Does anybody think that Jerry is not right for CrossFit? If a 43 year old, 370 lb. man can become an exemplary CrossFitter, then we cannot rule any person out based on age, weight, or any other elitist criteria we may think of. CrossFit is hard, but for most people, life is harder. Millions of people will choose to work hard in the gym if we show them that CrossFit is a good investment of their time.

Let me repeat this point for emphasis: We cannot rule out anyone as a potential CrossFitter, regardless of the individual’s current appearance or fitness level. The objection that people make to CrossFit’s expansion is often borne of elitist insecurity: “CrossFit’s not for people like that.” But now that you know about Jerry, you know that’s not true.

Reaching the masses is the right thing to do for our gyms, our country, and our conscience. We will have much more success as CrossFit trainers if we follow Kenny’s example and open our doors to the majority of Americans that are overweight. It should sicken us as Americans that so many of our fellow citizens are poisoning themselves to early graves. It is wrong to keep to ourselves when we have knowledge that can save our neighbors lives.

Thursday, 26 November 2009

Focus on Fitness

According to John Robb, the best way to defeat an open-source insurgency is to divide it.

Could any point be more relevant to the CrossFit open-source fitness insurgency?

I am not in a position to judge the personal aspects of the dispute first portrayed on I do not have enough background information to analyze these actions, nor, most likely, do you.

On the other hand, I am very aware of the immediate negative impact that this event has had on the CrossFit community.

Robb Wolf came into this conflict with an impressive grass roots following. He has helped thousands of people, in person and online, many of them for free. Even a brief glance at the comments section of his blog reveals fan after fan thanking him for an email he sent or a seminar he gave. Robb’s online community centers around the Performance Menu journal and website and the aforementioned blog Robb also runs a successful affiliate, CrossFit Norcal, and until this week he ran the CrossFit Nutrition Certs as well.

CrossFit HQ has similarly served the CrossFit community since its inception. It leads a loosely-controlled though heavily-intertwined network of affiliates, trainers, and athletes. HQ is responsible for the certification seminars,, the CrossFit Journal, the CrossFit Games, the affiliate network, the legal defense of CrossFit and more. This community would not exist without CrossFit HQ.

What we have is two social networks that at once overlap and compete for support. Though many CrossFitters use both sources of information, most that I know have a preference.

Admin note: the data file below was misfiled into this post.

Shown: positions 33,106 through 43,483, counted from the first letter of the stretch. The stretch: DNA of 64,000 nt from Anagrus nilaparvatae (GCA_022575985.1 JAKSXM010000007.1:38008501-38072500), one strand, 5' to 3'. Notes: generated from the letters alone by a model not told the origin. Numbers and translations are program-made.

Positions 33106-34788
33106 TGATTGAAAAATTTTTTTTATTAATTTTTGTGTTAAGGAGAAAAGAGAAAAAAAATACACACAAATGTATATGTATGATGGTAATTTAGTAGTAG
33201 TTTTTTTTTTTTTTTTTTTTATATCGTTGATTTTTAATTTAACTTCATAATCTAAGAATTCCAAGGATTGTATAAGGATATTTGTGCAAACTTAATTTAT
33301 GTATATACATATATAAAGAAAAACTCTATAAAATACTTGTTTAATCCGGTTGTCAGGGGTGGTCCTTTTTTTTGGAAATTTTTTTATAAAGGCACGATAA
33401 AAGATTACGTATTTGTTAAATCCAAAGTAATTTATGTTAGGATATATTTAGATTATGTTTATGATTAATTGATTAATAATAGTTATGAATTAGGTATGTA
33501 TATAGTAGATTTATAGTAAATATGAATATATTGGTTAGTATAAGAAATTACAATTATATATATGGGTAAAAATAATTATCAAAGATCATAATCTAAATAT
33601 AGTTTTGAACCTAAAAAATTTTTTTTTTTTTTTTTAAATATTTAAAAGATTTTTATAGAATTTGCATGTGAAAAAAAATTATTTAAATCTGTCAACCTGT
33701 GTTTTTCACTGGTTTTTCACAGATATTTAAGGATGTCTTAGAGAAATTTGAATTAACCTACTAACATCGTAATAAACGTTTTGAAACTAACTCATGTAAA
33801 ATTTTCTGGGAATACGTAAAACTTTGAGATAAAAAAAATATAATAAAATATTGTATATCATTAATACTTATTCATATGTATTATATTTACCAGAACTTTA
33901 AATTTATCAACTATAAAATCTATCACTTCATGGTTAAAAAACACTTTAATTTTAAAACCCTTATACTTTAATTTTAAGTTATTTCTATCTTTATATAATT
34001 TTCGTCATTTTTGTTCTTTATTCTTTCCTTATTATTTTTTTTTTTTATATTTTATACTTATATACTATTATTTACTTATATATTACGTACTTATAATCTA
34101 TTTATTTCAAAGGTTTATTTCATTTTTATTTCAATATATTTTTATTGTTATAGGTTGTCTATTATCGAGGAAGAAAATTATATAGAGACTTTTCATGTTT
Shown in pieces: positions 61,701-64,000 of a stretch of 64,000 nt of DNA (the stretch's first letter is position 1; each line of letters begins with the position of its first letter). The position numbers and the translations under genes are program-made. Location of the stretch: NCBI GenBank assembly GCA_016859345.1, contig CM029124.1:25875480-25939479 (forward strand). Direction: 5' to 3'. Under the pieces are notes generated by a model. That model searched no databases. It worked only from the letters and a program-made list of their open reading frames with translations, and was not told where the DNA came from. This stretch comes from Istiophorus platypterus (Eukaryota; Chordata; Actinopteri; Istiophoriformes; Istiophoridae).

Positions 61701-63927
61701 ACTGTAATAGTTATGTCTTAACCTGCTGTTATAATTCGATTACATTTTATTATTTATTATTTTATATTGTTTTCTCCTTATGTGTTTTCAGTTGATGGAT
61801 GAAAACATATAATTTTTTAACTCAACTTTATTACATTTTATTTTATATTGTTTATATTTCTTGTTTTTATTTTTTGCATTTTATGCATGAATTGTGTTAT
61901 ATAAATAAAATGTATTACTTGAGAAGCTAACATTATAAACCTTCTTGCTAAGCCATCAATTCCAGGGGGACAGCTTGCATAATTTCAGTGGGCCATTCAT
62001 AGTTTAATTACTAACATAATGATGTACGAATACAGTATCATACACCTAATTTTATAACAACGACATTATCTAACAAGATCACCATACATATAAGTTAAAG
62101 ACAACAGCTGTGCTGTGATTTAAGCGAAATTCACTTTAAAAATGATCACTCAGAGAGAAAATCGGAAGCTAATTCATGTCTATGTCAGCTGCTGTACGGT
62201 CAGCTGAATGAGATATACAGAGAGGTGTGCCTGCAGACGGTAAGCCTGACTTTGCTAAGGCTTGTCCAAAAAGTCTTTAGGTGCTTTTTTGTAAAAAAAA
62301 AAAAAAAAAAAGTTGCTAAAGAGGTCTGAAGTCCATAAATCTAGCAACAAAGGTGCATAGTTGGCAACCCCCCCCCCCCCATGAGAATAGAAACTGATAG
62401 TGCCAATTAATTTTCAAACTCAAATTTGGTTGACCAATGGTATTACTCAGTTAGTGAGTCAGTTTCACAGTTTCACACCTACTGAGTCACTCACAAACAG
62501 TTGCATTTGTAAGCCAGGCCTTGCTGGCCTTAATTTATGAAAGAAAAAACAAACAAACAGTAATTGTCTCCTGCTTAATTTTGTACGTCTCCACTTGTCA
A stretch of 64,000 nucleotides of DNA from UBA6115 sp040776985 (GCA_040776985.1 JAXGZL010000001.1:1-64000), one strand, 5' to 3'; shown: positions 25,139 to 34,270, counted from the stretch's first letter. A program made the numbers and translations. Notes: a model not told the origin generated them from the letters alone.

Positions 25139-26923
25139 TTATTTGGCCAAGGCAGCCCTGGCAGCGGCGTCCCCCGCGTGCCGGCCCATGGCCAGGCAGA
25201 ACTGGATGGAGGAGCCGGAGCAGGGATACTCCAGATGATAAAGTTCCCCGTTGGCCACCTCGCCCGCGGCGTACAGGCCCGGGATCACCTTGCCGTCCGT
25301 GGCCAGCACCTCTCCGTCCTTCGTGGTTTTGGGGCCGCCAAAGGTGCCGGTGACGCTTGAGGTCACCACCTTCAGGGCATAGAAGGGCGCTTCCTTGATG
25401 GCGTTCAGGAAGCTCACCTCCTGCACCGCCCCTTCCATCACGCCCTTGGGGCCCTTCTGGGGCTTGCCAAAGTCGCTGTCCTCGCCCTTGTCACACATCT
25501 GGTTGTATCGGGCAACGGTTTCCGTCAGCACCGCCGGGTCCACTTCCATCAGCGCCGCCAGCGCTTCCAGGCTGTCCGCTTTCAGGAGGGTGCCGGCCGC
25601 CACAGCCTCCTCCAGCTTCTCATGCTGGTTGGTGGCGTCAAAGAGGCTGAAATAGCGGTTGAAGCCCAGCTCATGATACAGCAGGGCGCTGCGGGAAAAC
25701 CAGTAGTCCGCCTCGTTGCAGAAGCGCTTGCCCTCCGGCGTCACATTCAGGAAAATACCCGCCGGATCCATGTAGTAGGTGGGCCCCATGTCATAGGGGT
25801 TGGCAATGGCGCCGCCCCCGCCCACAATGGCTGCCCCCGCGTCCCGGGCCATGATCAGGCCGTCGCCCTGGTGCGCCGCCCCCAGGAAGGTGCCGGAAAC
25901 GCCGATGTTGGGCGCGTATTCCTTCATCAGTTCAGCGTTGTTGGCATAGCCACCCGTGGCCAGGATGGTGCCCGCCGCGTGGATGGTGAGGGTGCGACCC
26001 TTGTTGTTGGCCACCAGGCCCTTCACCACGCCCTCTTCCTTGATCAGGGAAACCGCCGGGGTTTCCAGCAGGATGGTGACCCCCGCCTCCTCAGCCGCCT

This dispute, therefore, is much larger than the several men involved. Robb Wolf and the Performance Menu have represented a significant subset of the CrossFit community for several years. They have argued for prioritizing strength development, detailed study and practice of the Olympic lifts, generally lower carbohydrate intake than the Zone recommends, and prioritizing Paleo food quality over the Zone diet’s emphasis on quantity. These disagreements over methodology are evident in every depiction of the events of the Black Box Summit that I have seen so far, from Russell Berger’s to Greg Everett’s.

The CrossFit community is the strongest and fastest-growing social network in the fitness industry. It represents a much-needed opportunity to spread effective training and nutrition to the masses. This is the big picture.

As CrossFitters we all have are changing lives, communities, and countries, yet people are getting angry about Paleo vs. Zone when MOST OF US DRAW HEAVILY FROM BOTH SOURCES OF INFORMATION.

Our next article is going to feature Jerry Summers, a man who showed up at CrossFit Ranch this summer weighing 370 lbs. and unable to run more than 25 yards or do a full squat. Jerry has since lost 75 lbs. and can now run half a mile at a time and deadlift 360. This is a bigger story than any verbal dispute.

CrossFit will do for millions what it has done for Jerry if it remains a strong and diverse social network.

Evolve Your Fitness will continue to pursue CrossFit’s definition of fitness: work capacity across broad time and modal domains. We will use whatever methods that the available data suggests to be effective. Loyalty to any particular methodology, source of information, or personality is a recipe for mediocrity. We’re too passionate about fitness to follow anything other than performance data. We hope that the rest of the CrossFit community remains focused on performance as well.